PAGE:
As a veteran former teacher of twenty-three years, a Florida Guardian ad Litem, advocating on behalf of children in the foster care system, and a mother, I have a heart for children. I miss my work as a Florida Guardian ad Litem. I volunteered as an advocate for children who found themselves in the foster care system. Last week, I wrote about how to recognize and report child abuse in part one of this two-part column. This week’s column is part two: helping children who are removed from their families by becoming a foster parent.
The State of Mississippi has a shortage of foster parents. Foster parents are individuals or married couples who complete the steps to become licensed to serve as caretakers for children in the foster care system. They work with birth families and hope changes are made that will allow the children to return to a safe home. Foster parents may choose to adopt the children if reunification with their families isn’t possible.
These families provide a safe and stable environment for children who may be experiencing stress and trauma from recent life changes. They receive a monthly reimbursement to help offset the cost of caring for children. Social workers visit the home on a regular basis to provide services and support to the children and family.
(The following statistics are from iFoster.org and Children’s Home Society)
There are approximately 424,000 kids in the United States foster care system.
The average age of foster child is 6 ½ years old.
Over 20,000 foster kids age out of the foster care system between the ages of 18 – 21 each year. They are left to find a way to support for themselves without the help of an adoptive family. Many of these will find themselves homeless and unemployed.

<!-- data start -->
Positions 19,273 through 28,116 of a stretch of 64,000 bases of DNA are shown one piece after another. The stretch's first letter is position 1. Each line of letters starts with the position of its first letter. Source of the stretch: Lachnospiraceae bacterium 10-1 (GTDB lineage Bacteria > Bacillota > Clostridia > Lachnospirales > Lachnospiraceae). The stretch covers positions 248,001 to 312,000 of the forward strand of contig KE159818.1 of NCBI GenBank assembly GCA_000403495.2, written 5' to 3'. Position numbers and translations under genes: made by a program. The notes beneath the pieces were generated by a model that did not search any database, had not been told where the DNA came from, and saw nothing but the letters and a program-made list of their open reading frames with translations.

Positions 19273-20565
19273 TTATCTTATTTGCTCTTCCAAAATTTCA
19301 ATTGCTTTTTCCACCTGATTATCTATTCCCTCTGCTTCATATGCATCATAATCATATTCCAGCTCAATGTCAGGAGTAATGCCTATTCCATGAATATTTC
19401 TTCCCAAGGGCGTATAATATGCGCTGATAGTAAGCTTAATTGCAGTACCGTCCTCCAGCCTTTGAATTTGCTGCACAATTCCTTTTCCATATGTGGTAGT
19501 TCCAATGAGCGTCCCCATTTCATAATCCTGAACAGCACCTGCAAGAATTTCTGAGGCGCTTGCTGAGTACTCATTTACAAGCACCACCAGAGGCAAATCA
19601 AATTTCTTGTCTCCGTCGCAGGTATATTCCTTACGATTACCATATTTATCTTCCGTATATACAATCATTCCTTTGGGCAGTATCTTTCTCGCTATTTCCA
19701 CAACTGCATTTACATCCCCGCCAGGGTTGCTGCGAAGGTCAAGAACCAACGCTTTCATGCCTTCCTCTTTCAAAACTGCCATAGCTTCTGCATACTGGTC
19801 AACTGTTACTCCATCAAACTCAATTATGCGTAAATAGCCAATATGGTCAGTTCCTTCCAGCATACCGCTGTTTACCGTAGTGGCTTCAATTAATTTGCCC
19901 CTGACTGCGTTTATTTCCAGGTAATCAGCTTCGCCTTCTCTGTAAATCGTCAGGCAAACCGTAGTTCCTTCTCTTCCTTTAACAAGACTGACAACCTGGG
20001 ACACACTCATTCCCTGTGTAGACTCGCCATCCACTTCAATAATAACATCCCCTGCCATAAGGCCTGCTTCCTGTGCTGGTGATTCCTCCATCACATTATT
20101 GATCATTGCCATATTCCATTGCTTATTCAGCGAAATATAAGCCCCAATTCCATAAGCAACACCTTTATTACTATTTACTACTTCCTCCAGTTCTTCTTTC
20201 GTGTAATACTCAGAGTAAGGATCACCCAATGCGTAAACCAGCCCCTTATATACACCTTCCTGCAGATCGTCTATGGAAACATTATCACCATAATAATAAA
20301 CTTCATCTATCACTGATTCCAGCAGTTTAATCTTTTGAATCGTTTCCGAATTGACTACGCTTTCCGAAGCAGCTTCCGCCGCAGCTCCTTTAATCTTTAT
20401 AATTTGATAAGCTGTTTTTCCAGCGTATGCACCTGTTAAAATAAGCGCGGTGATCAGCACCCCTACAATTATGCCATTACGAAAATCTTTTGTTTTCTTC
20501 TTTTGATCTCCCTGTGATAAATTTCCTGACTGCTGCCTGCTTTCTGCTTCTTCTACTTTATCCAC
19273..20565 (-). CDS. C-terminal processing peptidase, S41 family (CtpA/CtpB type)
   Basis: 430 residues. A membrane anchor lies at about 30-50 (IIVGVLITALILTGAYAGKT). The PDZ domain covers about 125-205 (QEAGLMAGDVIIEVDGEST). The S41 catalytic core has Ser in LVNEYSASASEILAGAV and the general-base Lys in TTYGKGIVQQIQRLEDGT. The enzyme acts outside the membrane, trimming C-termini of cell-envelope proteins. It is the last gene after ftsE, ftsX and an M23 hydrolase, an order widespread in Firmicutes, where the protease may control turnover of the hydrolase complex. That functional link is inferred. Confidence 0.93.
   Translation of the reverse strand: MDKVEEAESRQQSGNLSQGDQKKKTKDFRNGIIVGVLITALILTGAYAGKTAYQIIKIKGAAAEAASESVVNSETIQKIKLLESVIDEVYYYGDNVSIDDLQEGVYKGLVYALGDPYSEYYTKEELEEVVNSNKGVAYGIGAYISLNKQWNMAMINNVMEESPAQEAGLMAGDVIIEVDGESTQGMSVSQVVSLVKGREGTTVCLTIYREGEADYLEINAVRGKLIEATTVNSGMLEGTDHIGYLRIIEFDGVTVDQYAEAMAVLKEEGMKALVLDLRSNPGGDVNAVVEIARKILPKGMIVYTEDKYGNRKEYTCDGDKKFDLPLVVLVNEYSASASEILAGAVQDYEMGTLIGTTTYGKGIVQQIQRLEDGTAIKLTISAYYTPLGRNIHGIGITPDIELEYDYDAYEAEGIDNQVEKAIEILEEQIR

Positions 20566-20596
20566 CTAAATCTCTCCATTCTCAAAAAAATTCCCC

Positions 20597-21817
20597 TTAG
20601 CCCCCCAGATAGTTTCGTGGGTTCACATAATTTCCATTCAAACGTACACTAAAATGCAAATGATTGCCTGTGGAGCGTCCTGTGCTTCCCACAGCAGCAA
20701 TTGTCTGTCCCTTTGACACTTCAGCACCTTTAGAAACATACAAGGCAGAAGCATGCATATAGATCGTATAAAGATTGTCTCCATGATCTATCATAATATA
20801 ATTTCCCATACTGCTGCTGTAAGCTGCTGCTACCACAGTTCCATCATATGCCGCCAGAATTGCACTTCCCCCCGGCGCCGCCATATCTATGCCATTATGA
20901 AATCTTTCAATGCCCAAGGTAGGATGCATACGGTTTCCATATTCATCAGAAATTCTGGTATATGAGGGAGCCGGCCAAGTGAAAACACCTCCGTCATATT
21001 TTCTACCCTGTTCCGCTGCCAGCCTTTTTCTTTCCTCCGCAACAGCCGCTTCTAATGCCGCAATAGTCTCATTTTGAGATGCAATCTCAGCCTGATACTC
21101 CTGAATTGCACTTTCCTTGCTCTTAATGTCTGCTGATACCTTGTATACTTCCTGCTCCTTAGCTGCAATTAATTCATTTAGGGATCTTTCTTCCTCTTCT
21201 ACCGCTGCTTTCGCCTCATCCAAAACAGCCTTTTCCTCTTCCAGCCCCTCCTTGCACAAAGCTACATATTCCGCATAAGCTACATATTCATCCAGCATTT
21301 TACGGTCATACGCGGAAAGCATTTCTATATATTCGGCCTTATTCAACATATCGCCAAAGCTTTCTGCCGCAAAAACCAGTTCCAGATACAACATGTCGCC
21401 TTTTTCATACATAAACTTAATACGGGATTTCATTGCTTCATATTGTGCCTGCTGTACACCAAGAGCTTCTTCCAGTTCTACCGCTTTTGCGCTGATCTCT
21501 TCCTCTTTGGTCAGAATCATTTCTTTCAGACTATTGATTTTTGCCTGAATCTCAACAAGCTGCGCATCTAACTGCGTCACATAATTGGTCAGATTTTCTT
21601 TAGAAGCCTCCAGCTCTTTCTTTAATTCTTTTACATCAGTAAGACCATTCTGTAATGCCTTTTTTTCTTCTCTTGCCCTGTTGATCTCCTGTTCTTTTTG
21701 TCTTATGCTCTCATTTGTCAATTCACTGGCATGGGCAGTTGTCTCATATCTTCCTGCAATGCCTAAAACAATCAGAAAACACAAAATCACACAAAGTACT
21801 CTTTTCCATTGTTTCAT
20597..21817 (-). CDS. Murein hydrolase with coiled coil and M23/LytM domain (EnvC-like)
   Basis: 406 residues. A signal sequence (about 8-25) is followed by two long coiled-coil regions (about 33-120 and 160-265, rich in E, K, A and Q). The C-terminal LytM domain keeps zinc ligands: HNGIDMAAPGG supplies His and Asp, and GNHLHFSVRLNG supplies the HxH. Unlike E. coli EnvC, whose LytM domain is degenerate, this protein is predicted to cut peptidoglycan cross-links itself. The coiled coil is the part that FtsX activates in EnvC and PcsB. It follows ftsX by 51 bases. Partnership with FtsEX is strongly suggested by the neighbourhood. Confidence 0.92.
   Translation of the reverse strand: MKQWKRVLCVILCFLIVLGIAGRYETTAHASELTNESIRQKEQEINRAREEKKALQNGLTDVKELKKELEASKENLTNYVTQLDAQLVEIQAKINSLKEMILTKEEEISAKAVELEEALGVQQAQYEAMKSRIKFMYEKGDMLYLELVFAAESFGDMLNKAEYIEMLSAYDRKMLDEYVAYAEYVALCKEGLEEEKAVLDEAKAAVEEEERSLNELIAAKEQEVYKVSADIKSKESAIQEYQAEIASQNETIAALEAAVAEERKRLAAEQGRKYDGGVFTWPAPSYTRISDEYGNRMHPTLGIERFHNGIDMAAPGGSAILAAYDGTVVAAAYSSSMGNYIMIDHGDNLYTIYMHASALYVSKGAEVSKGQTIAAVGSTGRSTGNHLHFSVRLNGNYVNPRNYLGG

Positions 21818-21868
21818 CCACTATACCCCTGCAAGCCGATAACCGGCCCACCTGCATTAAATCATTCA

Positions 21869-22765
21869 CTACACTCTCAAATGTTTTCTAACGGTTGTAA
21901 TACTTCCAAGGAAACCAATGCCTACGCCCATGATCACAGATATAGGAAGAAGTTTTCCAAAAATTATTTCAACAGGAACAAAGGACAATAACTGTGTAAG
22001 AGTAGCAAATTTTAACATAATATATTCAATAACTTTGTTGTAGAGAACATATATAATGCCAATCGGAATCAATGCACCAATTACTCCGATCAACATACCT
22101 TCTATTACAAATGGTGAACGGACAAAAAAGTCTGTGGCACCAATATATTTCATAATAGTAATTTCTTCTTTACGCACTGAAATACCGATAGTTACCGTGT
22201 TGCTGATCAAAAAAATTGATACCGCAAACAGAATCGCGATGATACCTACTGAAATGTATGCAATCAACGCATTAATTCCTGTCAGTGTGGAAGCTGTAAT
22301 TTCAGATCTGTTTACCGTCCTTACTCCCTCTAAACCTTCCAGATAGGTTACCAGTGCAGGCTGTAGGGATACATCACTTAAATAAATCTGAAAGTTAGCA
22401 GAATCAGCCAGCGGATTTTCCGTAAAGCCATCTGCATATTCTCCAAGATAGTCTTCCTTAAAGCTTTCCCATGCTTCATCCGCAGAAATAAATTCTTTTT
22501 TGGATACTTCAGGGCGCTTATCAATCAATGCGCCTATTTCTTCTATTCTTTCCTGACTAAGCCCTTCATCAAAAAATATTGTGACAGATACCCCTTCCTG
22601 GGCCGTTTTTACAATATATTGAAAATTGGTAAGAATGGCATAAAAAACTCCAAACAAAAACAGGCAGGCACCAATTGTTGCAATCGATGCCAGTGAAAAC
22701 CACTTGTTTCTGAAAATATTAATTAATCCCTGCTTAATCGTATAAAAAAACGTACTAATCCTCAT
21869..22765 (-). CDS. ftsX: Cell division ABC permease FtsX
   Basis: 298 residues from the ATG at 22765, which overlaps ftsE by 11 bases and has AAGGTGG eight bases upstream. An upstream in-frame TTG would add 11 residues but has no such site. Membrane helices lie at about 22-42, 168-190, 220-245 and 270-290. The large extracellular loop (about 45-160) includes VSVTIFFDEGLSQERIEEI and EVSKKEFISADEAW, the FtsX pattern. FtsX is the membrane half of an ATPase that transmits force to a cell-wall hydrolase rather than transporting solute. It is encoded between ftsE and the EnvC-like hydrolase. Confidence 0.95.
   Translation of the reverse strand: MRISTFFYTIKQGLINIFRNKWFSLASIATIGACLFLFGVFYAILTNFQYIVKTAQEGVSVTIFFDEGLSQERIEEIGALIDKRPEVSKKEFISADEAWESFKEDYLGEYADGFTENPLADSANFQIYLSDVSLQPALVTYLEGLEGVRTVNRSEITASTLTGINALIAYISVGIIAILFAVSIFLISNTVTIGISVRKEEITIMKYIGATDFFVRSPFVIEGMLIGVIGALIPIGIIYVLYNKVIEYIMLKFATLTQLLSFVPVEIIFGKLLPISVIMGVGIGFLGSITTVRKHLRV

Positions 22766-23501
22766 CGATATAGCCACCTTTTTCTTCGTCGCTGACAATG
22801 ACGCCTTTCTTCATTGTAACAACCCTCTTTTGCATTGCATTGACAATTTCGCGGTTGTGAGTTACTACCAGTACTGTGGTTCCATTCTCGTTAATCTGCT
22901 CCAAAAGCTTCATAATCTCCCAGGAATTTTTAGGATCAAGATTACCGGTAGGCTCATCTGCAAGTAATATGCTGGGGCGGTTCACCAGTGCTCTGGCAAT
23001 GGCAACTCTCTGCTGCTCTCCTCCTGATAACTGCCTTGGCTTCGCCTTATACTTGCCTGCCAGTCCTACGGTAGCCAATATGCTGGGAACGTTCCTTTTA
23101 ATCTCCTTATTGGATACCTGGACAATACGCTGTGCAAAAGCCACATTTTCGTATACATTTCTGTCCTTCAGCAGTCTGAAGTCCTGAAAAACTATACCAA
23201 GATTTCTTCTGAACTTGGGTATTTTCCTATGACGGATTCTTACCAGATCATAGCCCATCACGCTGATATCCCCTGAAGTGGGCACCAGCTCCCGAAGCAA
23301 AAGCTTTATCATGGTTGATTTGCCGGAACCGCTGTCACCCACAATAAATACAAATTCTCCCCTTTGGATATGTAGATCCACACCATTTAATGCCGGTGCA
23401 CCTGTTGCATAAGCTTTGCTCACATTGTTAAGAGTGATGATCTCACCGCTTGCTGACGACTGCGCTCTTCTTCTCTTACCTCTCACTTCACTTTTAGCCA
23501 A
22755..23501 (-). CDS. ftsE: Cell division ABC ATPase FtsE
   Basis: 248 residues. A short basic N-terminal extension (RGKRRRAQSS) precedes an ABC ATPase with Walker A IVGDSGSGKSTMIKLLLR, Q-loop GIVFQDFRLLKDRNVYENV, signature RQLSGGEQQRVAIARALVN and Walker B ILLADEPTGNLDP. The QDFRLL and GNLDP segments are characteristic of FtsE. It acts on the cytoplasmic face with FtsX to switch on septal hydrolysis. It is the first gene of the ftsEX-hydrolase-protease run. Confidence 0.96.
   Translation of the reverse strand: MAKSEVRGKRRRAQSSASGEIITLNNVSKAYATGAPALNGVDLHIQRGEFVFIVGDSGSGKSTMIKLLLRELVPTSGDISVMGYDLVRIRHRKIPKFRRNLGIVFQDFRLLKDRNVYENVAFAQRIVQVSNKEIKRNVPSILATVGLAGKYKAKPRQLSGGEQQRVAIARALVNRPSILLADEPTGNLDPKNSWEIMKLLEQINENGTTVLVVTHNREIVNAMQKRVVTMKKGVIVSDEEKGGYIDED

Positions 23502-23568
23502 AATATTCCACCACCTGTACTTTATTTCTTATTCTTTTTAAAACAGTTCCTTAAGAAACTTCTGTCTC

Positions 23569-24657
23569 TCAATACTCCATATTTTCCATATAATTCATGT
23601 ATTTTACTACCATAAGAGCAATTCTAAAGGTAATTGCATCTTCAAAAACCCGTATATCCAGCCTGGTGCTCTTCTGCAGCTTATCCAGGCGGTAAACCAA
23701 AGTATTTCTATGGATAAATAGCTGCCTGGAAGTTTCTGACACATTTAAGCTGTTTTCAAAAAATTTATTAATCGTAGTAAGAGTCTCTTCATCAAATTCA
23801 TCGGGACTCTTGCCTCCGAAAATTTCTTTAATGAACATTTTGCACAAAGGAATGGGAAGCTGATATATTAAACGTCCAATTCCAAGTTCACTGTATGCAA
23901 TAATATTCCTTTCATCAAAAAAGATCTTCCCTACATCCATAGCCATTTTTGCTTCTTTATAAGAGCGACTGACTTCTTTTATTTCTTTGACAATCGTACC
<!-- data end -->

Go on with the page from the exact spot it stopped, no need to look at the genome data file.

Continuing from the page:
70 percent of foster kids would like to go to college. However, only 3% of foster youth who age out of the foster system earn a college degree.
One in four foster kids won’t graduate (or get a GED).
One in 2 who age out of the foster care system will have a substance dependence.
According to the Adoption Network, in the United States, 1 in 3 people consider adopting at some point in their life, but only 2% of them actually adopt.
I had the privilege of speaking with Ripley resident, Beth Benson, about her journey as a foster parent. Beth wears many hats. She’s a Career Coach for Union County School District & the CREATE Foundation. She is also the owner of Beth’s Bungalow, one of my favorite shops on the square in Ripley.
Beth is also Youth Director at Ripley First United Methodist Church, and is a Foster Parent.
When I asked Beth to share what she wanted my readers to know about being a foster parent, this is what she said:
“I would get too attached” or “I could never do that” or "You’re a better person than I am” or my personal favorite, “You need to guard your heart.” As a foster mom, these are statements I hear every single day (and these are the positive remarks). I also hear things like “What’s her real mom’s story?” And, “Is she a drug baby?” And, “This is great practice for when you have your own kids!” And, “Oh, she’s leaving? Well, you can just get another one!”